Summer and Trees
The party on Redlands Mesa was excellent. Our friends Paul and Pat share a fine fair with neighbors and friends and a host of people who farm and/or play music. My husband Ed and Paul play music together so this gathering is important to us for many reasons. Pat practices the fine art of biodynamic farming and teaches nursing at the local community college. This “get together” at the height of the summer season is a tribute to a way of life many people are finding and embracing as we shift from survival mode to THRIVING methods. As we learn together, we grow together and find our place within this new system even while we are creating it under our feet and above our heads. It’s exciting when it isn’t scaring the hell out of me.
Today was a great day. I managed to get a lot done this morning. The fruit trees are happy except for some of the younger cherrie trees on the west side. I’ll get to them in the morning.
It’s cooling off at night. Down into the 50’s. More to my liking. Now that summer is expiring toward fall, I feel invigorated and ready for the days of canning and drying. The cherrie harvest was not as plentiful as 2011. A frost nipped a good portion on the north side. It was hot WAY early this year, and then a sudden cold spell. If you grow anything you need a relationship with the weather.
Most people think the weather happens to them, is something they have no say over. I feel differently and have an unusual way of being with weather. I have had strange experiences in my yard under the cottonwood trees, and have been weird this way since early childhood. I am convinced the land has an awareness. You can scoff all you like. I scoff at my self sometimes. But I’m not the only one, you see. There are plenty of people working the land that know there is a dynamic between “heaven” and “earth”. This force can be petitioned and the farmer works in concert, a full partnership, a marriage even in the holiest of possible ways! You have to marry the land to work the land.
So, here I am under the trees in the dark of a new moon. My little porch light is puny under the grand mass of 4 old and gnarled Cottonwood trees. They are nearly as large as the Ute Council Tree down in Delta near the Gunnison River. They appear as one tree in the dark with a wide spread of heavy branches reaching high above the yard. If you climb the hillside above us you can look the trees sort of eye to eye. It’s pretty incredible. And you see, I believe they are aware.
I lived in Hotchkiss Colorado for 22 years in the same house while I raised my daughter. Along side the house there were two big cottonwood trees that the neighbor maintained as the trees were his according to the lot boundary. He had had them topped and trimmed, thinking he was doing himself and the trees a favor, but they were a bit dangerous for a few years because the new growth after the first topping had become large and unstable. A big branch could easily separate from the main trunk in a high wind and come crashing down into my daughter’s bedroom window. I had conversations with the trees, like a prayer, if you want to call it that. Sort of like “I wish you a long and unbroken life, Big Old Cottonwood Trees, and if you do have to break, please fall along the house and not ON the house. I hold you in awe and I am grateful for you.” I said this prayer for years while I listened to the wind outside, bending and whipping the branches across the sky above me.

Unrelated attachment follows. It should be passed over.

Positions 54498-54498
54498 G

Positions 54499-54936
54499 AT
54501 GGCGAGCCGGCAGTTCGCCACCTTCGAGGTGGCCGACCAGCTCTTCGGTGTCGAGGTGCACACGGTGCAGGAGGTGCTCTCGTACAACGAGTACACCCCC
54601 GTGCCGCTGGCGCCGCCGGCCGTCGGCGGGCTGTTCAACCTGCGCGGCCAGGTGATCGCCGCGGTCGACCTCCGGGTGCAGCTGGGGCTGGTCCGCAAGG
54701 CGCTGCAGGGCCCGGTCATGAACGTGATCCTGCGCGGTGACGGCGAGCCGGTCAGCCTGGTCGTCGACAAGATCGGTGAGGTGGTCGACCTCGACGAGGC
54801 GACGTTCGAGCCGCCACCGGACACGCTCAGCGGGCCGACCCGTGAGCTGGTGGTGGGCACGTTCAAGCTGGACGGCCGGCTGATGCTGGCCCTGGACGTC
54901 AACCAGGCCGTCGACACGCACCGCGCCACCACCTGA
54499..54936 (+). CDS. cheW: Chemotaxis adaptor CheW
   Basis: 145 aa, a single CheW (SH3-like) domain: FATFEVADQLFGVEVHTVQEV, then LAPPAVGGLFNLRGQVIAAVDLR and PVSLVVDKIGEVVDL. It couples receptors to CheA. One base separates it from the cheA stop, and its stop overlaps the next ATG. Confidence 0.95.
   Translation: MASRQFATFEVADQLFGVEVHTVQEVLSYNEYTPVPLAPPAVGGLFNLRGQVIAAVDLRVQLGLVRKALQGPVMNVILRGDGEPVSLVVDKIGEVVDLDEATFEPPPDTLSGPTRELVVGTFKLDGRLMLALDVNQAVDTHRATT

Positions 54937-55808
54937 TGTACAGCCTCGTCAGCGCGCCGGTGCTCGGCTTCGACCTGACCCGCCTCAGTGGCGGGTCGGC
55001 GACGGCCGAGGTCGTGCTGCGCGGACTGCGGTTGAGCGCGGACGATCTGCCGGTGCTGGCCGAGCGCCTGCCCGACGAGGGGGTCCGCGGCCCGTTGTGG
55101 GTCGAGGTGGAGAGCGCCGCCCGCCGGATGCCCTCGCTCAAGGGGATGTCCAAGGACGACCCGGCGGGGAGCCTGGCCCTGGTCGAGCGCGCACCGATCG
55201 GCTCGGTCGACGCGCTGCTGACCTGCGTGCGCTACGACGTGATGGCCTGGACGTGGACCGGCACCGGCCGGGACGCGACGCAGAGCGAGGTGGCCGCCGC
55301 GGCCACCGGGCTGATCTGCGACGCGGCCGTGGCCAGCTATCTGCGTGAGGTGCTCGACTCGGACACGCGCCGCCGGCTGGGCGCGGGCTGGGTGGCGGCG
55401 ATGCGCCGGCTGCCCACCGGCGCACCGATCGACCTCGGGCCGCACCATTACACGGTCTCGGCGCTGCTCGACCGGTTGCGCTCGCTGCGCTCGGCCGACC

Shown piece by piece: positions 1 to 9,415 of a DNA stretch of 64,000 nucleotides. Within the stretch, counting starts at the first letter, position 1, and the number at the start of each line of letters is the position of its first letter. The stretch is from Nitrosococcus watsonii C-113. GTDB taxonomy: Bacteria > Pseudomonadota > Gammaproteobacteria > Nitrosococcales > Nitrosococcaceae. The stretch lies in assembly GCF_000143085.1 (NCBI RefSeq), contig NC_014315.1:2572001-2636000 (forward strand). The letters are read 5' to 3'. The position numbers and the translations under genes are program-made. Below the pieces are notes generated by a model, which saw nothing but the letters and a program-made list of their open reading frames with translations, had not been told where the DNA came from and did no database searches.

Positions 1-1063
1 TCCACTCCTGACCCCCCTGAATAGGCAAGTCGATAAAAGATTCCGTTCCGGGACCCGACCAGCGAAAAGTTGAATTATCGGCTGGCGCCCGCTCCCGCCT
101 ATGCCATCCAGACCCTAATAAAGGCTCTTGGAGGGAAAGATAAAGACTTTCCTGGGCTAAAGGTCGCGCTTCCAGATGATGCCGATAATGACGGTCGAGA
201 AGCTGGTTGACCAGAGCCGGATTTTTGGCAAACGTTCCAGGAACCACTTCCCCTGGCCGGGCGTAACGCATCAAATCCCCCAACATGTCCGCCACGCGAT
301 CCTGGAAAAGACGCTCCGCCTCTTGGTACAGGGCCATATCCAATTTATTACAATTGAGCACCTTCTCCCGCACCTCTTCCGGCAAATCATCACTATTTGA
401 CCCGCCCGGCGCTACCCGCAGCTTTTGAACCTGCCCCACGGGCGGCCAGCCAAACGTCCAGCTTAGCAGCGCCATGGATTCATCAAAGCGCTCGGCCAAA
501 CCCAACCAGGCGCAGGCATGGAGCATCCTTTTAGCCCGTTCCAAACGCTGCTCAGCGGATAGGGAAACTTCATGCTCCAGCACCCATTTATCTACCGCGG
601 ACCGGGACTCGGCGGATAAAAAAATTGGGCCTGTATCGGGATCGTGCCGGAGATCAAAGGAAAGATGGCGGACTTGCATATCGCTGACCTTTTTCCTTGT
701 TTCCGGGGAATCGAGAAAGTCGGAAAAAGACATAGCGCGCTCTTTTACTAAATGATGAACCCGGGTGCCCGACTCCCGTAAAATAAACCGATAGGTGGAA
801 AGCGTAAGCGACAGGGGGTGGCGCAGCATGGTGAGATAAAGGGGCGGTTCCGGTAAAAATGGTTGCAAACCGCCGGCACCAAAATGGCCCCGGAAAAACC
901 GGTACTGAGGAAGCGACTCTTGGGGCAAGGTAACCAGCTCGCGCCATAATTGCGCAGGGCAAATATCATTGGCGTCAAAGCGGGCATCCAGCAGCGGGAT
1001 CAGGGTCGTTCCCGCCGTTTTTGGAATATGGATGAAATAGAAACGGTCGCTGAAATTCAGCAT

In the summer the trees were beautiful and full of large broad and shiny leaves. ” Wow! You are so beautiful!”, I would say, my rake in my hand as I used the old leaves for mulch. Trees are so generous. They give and give and give. Did you ever read The Giving Tree? A fine book. Remind me of the author’s name. I’m drawing a blank. But I can see the pictures in the book, and feel what I felt while reading the story. We need trees to exist.
After my nest was empty and my daughter was out on her own, I decided at last to begin a new life elsewhere, and we were actively looking for a new home, so one morning I took a break from packing and went outside. I leaned my head against one of the trees and said, “Help me find some more like you.” Three days later, my fiance called me and told me about a place west of Eckert that I should go see. I drove there and as I was nearing the place I could see a lot of Cottonwood trees, and as I pulled down into the drive way I was beside myself in awe of the 14 large trees scattered along the hillside. I was immediately in love with the 4 grand trees nestled together in the front yard. I was afraid to call the realtor because it might be too much money for us. But we called, found it was within our ability to purchase, AND she said, “You are the first to inquire about the place. It’s only been on the market FOR THREE DAYS!” So, the very day that I leaned my head onto the tree in Hotchkiss and asked “for more like you” the realtor had placed the sign on the place in Eckert.
You can think that is mere coincidence if you like. I say the trees helped me find my new home.
There’s more to the story, but I will share that another day.